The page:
Feb 28, 2014, 11:31 AM
Minister Mambury Njie has stated that the total revenue and grants in 2020 is
projected at D24.47 billion, representing a reduction of 3% over 2019 figure of
D25.2 billion. The reduction is mainly attributed to project grants and budget
support, he told legislators on Monday as he tabled the 2020 budget
He said project grants are estimated to decrease from D9.9 billion in 2019 to D8.1 billion in 2020, whilst “we are also factoring budget support to the tune of D2.7 billion in 2020 compared to D3.4 billion in 2019. This is expected to come from our development partners, mainly the European Union and the World Bank.”
Mr. Njie explained that total expenditure and net-lending is projected to increase from D28.825 billion in 2019 to D30.048 billion in 2020, representing an increase of 4 percent. He added that the bulk of the increment is attributed to debt interest payments. Personnel emolument expenditure are projected to increase from D4.2 billion in 2019 to D4.49 billion in 2020, mainly as a result of yearly promotions additional teachers and health workers that will be recruited, the minister said.
According to him, Debt interest payment is projected to consume around 40 percent of government’s tax revenues in 2020 compared to 26 percent in 2019, moving from D2.702 billion in 2019 to D4.648 billion in 2020, explain that the increment was as a result of mounting debt stock, domestic debt in particular, coupled with the envisaged rolling over of some of the domestic debt.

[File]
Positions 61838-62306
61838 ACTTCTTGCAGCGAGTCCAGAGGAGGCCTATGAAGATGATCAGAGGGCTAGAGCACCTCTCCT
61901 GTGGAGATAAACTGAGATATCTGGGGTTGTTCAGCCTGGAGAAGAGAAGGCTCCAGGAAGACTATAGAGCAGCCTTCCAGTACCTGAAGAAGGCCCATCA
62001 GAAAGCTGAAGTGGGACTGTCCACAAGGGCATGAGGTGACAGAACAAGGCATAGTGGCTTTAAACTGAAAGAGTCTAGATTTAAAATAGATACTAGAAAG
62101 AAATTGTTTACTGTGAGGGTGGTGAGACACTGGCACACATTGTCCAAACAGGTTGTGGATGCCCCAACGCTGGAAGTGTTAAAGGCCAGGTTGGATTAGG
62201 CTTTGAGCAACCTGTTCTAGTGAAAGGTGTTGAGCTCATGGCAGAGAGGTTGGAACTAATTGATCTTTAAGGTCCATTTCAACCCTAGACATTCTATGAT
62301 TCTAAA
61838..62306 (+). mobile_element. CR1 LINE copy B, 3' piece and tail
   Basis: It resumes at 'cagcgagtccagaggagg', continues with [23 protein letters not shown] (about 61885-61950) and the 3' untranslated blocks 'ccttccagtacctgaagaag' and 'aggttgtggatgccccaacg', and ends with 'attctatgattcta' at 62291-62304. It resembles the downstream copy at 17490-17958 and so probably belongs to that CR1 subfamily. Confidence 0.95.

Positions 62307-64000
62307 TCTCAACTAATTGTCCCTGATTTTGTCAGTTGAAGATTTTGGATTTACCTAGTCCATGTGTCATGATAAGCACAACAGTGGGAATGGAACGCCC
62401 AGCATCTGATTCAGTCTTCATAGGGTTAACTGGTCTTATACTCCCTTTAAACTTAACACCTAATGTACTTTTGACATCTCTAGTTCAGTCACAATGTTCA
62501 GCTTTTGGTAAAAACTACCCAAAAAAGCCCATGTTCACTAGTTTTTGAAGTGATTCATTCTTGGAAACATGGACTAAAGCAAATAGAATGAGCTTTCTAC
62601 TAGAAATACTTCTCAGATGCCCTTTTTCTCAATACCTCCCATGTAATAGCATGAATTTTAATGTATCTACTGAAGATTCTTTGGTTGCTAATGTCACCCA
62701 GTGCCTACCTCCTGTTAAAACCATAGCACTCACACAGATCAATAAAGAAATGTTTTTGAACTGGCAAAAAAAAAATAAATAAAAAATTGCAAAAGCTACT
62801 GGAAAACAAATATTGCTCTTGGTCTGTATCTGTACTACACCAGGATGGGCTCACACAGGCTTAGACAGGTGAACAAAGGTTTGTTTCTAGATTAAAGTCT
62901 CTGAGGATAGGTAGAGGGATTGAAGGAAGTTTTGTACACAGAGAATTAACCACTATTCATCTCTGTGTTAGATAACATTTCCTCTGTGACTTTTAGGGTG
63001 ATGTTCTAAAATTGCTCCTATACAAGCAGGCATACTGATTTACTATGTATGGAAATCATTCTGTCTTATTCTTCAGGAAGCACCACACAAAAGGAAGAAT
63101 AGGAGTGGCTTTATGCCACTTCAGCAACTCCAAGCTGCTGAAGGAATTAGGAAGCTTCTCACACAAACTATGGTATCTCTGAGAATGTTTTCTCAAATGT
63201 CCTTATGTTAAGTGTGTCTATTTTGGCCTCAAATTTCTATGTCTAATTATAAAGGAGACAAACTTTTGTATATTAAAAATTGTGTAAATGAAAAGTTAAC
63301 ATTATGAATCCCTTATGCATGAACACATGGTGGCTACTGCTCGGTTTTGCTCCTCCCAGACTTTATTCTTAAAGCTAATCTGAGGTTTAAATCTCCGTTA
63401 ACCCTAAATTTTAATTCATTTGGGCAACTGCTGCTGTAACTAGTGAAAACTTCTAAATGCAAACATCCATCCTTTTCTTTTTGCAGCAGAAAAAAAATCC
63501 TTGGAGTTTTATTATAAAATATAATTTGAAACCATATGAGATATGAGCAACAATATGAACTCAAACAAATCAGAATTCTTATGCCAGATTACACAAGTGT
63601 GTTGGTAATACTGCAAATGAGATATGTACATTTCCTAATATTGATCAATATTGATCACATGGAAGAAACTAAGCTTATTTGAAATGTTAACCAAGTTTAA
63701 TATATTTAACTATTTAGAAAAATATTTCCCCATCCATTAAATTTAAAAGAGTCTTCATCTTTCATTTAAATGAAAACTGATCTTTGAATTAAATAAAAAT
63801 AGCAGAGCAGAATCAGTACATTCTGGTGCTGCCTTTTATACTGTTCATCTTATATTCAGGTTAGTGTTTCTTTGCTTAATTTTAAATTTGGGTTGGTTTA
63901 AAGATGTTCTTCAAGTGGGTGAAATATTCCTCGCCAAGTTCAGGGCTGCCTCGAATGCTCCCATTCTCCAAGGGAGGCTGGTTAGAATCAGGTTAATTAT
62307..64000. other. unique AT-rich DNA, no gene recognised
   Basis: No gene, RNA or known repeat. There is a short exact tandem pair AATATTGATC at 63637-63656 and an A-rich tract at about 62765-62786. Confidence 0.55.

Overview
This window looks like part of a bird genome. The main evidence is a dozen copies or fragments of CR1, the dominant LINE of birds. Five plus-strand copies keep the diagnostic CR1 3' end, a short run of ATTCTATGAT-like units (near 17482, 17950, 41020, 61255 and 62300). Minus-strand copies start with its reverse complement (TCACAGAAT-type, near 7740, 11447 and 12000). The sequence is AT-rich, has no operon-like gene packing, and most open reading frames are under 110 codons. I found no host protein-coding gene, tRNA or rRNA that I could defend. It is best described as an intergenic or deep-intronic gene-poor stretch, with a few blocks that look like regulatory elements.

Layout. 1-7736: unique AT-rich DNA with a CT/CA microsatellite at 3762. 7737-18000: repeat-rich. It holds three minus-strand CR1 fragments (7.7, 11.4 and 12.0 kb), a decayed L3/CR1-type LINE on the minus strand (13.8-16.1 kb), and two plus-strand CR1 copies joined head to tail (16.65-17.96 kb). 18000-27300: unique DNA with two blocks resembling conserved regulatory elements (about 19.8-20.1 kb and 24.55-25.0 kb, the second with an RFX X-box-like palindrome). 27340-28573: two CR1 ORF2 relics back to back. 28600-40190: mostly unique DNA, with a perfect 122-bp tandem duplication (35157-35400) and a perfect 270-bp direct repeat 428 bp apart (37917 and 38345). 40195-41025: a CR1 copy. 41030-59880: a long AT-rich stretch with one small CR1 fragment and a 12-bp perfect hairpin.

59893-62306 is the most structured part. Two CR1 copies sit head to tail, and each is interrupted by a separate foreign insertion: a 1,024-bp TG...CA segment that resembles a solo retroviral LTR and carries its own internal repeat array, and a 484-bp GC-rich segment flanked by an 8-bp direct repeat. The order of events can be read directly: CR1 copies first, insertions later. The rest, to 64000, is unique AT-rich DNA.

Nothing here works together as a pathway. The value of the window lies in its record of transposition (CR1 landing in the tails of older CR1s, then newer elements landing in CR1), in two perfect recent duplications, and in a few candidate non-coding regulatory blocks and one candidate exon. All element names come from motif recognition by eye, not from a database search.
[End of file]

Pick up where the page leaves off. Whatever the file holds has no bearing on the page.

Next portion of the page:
Mr. Njie said that other current (Non-Interest) expenditure is estimated to decline from D20.064 billion in 2019 to D18.206 billion in 2020, “reflecting our intention to embark on a fiscal consolidation process, capital expenditure is estimated to increase from D1.880 billion in 2019 to D2.752 billion in 2020, mainly as a result of the various new and ongoing projects in particular the OIC and Banjul rehabilitation projects.”
Minister Njie further explained that in terms of financing the deficit, Domestic Borrowing is projected to increase to D3.9 billion in 2020, which represents 4 percent of GDP, compared to D1.236 billion in 2020, staying within this borrowing ceiling and working towards reducing it is premised mainly on strict adherence to budget ceiling by all budget entities as well as the implementation of structural reforms.
“In addition the government is also expecting to conclude negotiation on debt restructuring with development partners, and an estimated D2 billion could be potentially freed up to 2020 as a result of this debt deferral this will give the necessary fiscal space to address debt sustainability issues as well as more financing of the national budget to priority National Development Plan (NDP) spending.”
He said this budget will be a useful tool in drive to achieve and sustain macroeconomic stability and the government’s primary objective of reducing poverty and improving basic service delivery for all, if we all recommit to strict fiscal discipline.
“The budget in essence is the single most important mechanism used by government to direct the social, economic life of the people of our nation.”